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Case study - The City of Calgary completes successful condition assessment and verification on C303 Pipeline


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  • Service: PureRobotics
  • Client: City of Calgary
  • Project Date: May 2013 - ongoing
  • Location: Calgary, AB
  • Type of Pipeline: Water Transmission Main
  • Diameter: 30-inch (750mm)
  • Pipe Material: Bar-Wrapped Pipe

The City of Calgary provides water and wastewater services for over 1 million people in the Greater Calgary area. For many municipalities, accurate and regular condition assessment of large-diameter pressure pipelines has become more important in recent years as these assets continue to age and risk of failure increases. The Memorial Feedermain is a 30-inch (750-mm) Bar-Wrapped Pipe transmission main that supplies potable water to residents in Calgary.

City of Calgary's Challenge

In an annual condition assessment program, the City of Calgary inspects its Prestressed Concrete Cylinder Pipe (PCCP) and Bar-Wrapped Pipe (BWP) for deterioration.

By identifying isolated pipe sections with deterioration, the City is able to make selective repairs in favor of full-scale replacement, which carries a high cost and may replace pipe sections with significant remaining useful life.

Pure Technologies’ data from over 8,000 miles of pressure pipe condition assessment indicates that only a small percentage of pipes (less than 5 percent) are in need of repair and therefore have a significant remaining useful life. Condition assessment data also suggests that pipe distress is localized and a significant ROI can be achieved by locating and addressing isolated problems through structural inspection.

Results at a Glance

  • 3 out of 232 inspected pipes were identified with bar breaks
  • City of Calgary verified and repaired 1 high-risk BWP section
  • Data analysis showed 3 additional BWP pipe sections with cylinder anomalies

What was the Solution?

To inspect the Memorial Feedermain, the City used PureRobotics™, which is a powerful robotic system equipped with PureEM™ technology that can be configured to inspect a variety of pipelines and materials with different operational conditions.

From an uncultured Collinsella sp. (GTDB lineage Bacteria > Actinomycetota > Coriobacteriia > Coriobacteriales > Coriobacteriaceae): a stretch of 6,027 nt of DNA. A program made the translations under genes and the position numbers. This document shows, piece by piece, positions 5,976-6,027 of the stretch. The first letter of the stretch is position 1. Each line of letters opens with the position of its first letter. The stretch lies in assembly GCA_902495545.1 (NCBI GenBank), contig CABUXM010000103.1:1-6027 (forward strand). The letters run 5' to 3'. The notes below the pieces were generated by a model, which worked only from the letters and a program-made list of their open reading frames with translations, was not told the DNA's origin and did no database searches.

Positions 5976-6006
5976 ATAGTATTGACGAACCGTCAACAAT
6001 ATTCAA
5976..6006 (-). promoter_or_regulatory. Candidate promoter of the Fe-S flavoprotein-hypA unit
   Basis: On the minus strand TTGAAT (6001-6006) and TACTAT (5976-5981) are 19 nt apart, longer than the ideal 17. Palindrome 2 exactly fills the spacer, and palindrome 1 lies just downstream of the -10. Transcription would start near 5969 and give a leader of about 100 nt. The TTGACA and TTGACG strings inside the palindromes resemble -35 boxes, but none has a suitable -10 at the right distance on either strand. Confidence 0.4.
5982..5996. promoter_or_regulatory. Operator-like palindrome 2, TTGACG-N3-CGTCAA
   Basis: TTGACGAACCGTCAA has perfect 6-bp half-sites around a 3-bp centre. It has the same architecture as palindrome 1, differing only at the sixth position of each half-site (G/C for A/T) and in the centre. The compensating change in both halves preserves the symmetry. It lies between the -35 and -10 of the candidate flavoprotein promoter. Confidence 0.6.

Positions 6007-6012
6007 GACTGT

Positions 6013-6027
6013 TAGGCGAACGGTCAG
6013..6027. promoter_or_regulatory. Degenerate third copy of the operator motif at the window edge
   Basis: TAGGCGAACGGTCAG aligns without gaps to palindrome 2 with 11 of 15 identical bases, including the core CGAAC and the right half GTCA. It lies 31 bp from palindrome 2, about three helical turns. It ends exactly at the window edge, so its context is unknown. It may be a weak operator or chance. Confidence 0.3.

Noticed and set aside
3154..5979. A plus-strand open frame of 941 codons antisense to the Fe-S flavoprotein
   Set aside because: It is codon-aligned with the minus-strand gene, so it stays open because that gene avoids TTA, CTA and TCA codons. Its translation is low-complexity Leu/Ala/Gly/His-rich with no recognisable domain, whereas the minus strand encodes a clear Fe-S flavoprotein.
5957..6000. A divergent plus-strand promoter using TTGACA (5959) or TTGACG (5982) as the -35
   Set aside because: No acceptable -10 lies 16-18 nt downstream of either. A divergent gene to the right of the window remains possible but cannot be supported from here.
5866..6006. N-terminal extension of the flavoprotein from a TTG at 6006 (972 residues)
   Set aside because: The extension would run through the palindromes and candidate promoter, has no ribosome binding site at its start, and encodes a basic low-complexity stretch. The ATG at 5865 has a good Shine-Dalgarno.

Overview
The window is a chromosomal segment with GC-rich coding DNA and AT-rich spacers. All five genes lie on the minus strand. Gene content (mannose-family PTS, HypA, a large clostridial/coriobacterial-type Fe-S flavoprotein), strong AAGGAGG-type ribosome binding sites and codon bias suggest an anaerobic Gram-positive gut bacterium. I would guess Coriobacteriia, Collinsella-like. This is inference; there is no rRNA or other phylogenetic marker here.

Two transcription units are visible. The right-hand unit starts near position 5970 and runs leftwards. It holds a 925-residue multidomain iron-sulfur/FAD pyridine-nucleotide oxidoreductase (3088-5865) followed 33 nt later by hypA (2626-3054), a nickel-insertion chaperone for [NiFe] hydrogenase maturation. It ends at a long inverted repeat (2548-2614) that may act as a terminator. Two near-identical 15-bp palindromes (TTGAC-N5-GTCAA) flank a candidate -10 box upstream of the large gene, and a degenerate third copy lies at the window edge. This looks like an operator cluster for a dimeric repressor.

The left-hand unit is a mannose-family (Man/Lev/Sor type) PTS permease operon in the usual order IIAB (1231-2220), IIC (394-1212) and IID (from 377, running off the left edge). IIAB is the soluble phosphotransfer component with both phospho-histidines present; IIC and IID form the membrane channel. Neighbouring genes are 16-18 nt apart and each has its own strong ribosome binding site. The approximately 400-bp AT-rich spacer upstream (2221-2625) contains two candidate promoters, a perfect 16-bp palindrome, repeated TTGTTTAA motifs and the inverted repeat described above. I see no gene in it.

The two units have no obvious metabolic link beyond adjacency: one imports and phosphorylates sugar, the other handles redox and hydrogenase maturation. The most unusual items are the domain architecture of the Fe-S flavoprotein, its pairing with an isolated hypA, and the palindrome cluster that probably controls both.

In BWP, the technology identifies and locates broken bars and areas of corrosion on the steel cylinder, which are the main indication this type of pipe will eventually fail.

Although BWP looks similar to PCCP in cross section, their design and materials are significantly different. PCCP is a concrete pipe that remains under compression because of the prestressing wires with the thin-gauge steel cylinder acting as a water membrane. With BWP, the cylinder plays a much larger role in the structural integrity of the pipe. BWP is essentially designed as a steel pipe with mild steel used to manufacture the steel cylinder and steel bars.

PCCP utilizes mild steel for the cylinder, but high strength steel is utilized for the wire, which is wrapped under high tension. As a result, the bar in BWP and wire in PCCP respond differently to environmental conditions that facilitate corrosion. The high strength steel wire in PCCP is smaller in diameter and wrapped under higher tension, therefore corrosion makes it quite vulnerable to breakage.

The mild steel bars in BWP are thicker in diameter and wrapped under less tension, therefore corrosion takes significantly longer to lead to breakage. The type of failure is also much different; PCCP tends to fail suddenly with a large dispersion of energy.

This type of failure is less likely in BWP where failures are similar to steel pipe with long periods of leakage occurring prior to rupture. Because of the differences in make-up, BWP and PCCP are inspected using unique methods to determine their structural condition.

In May 2013, the City inspected 1.6 miles (2.2 km) of the 30-inch (750-mm) BWP Memorial Feedermain using PureRobotics. In August 2013, the City verified the results with Pure Technologies by excavating a pipe section that was identified as distressed during data analysis.


The results from the inspection identified 3 of 232 BWP pipe sections with evidence of bar breaks, as well as 3 additional pipe sections with evidence of cylinder anomalies.

In August 2013, the most distressed pipe section was excavated for verification. The results had predicted bar breaks and cylinder corrosion, which can eventually lead to pipe failure if not repaired or replaced. The validation confirmed the broken bars and a large area of cylinder corrosion.

The City of Calgary was pleased with the results, and through condition assessment, has been able to identify and address individual distressed pipe sections on an otherwise serviceable transmission main. This has allowed the City to avoid a potential rupture of the main in a high consequence area while increasing service reliability and the useful life of the Memorial Feedermain.

The other sections identified in the inspection have been prioritized and will be verified in a future repair cycle.

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